6 x 9, viii + 132 pages, black & white photos, illustrations
"Cruikshank's courage and sense of purpose are highly inspirational themes which greatly commend this book of one man's remarkable life. . . . The attention to texture, text, and context given the stories by the recorder/compiler William Schneider deserves praise. . . . [The Life I've Been Living] is a highly engaging, highly readable text which acknowledges the verbal art of Cruikshank's storytelling."
(Western American Literature)
The Life I've Been Living is the biography of Moses Cruikshank, an Athabascan elder and skilled storyteller from Interior Alaska. In his stories, Moses blends description, opinion, advice, and humor to teach the lessons he has learned from living out in the country. Born about 1906 on the Black River, Moses is the son of Alice Henry and John Cruikshank. In his stories, Moses recalls his earliest memories of his maternal grandfather, Grandpa Henry, who told him about traditional Athabaskan ways, of the Hudson's Bay Company traders, and of the Gold Rush stampeders.
Raised in the Episcopal missions, Moses mushed dogs with the ministers on their winter circuit of the villages, worked on construction of the Alaska Railroad, and helped build many of he mission buildings. This book is about those experiences as well as his adventures prospecting for gold, hunting and trapping for a living, and serving in World War II. Moses trapped with his brother-in-law, Solomon Adams, and prospected for his maternal uncle, Paul Hentry. Moses is married to Ruth Newman, the daughter of Turak Newman and Blanche Sanniq, Inupiaq Eskimos from the Arctic Slope. Turak was a gold miner and a freighter who hauled supplies by dog team to the miners in Chandalar. Ruth was born on that trail and raised in Beaver.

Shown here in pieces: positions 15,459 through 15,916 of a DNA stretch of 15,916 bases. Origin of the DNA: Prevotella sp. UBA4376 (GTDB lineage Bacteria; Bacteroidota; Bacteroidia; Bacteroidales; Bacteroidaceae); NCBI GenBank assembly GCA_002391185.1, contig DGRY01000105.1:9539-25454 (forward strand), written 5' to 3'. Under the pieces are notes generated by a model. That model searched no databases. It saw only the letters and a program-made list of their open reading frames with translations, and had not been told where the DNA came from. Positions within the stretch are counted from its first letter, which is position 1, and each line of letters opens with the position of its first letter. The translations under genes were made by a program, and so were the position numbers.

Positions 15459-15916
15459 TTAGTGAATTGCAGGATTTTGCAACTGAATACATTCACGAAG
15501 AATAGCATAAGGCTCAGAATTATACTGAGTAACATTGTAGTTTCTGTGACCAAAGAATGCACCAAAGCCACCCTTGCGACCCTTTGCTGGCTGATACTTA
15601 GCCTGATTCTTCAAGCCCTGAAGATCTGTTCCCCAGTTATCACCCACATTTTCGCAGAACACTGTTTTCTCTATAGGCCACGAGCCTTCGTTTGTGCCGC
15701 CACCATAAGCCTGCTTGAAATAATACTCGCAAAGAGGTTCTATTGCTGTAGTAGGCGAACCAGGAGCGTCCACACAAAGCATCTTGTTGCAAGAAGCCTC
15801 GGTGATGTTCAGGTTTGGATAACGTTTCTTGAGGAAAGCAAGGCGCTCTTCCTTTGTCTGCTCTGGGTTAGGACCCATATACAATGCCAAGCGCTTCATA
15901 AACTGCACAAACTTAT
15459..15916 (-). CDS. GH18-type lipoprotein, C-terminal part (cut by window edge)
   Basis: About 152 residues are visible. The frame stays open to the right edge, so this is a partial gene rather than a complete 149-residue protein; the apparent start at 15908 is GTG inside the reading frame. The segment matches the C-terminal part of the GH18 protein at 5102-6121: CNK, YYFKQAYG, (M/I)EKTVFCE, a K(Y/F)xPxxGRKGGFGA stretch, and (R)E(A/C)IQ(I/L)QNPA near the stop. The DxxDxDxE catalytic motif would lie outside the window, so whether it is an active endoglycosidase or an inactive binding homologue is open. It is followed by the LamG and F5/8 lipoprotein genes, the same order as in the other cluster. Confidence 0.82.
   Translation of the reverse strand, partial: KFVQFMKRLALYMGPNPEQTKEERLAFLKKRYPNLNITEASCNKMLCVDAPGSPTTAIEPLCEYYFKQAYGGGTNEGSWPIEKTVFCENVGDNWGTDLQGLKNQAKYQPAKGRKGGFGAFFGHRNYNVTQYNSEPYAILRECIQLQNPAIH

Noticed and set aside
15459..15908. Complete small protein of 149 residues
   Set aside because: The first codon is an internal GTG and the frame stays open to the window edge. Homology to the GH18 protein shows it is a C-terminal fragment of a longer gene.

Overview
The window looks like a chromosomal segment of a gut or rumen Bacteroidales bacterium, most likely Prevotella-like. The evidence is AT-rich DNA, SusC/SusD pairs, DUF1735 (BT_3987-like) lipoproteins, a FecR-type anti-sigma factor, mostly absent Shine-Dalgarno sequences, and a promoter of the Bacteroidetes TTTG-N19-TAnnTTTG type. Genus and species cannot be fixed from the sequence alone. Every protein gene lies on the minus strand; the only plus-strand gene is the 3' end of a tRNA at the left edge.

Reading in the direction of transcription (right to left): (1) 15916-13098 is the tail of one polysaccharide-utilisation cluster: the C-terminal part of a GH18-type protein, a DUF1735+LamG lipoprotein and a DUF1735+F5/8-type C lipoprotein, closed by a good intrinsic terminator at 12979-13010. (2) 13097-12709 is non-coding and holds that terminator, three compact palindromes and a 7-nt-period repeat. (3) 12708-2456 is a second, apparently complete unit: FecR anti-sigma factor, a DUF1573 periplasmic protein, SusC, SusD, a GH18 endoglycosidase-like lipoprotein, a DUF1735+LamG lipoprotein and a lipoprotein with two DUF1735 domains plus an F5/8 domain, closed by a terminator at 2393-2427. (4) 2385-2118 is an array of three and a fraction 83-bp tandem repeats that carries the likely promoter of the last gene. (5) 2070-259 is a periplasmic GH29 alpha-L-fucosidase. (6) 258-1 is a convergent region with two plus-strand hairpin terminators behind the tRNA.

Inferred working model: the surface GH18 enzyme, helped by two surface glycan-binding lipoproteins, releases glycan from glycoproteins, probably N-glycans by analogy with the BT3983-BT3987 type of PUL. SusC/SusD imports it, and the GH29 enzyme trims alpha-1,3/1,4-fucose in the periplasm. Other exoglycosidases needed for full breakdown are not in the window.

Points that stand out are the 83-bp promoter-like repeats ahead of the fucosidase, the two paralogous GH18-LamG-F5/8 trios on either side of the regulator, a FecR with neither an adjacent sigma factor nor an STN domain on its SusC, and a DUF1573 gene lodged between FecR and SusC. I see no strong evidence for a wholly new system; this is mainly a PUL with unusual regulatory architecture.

This book is in two parts. First is Moses' stories, and second is a discussion of the historical significance of the stories and the methods used to record and reproduce the oral record in written form. Moses' stories were recorded, edited, and arranged by William Schneider, curator of oral history at the Alaska and Polar Regions Department, Elmer E. Rasmuson Library, University of Alaska Fairbanks.